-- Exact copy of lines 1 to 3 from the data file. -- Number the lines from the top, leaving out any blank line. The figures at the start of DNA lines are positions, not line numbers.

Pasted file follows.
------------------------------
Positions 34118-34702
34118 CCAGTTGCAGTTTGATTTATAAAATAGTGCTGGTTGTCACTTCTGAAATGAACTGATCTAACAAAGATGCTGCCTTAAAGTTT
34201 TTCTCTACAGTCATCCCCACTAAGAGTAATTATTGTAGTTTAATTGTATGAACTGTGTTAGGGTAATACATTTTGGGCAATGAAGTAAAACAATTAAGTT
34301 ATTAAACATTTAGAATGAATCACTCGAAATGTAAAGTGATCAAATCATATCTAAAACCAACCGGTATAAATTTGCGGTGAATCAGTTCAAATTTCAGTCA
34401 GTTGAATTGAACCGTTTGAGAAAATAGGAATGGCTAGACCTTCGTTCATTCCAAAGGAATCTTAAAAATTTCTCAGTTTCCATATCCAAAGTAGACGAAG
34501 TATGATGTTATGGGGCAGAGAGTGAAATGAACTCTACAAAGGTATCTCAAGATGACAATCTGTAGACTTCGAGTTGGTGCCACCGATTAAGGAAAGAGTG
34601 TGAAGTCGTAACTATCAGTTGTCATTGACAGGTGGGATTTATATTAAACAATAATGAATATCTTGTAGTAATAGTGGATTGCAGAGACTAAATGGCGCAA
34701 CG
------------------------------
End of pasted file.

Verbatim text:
Positions 34118-34702
34118 CCAGTTGCAGTTTGATTTATAAAATAGTGCTGGTTGTCACTTCTGAAATGAACTGATCTAACAAAGATGCTGCCTTAAAGTTT
34201 TTCTCTACAGTCATCCCCACTAAGAGTAATTATTGTAGTTTAATTGTATGAACTGTGTTAGGGTAATACATTTTGGGCAATGAAGTAAAACAATTAAGTT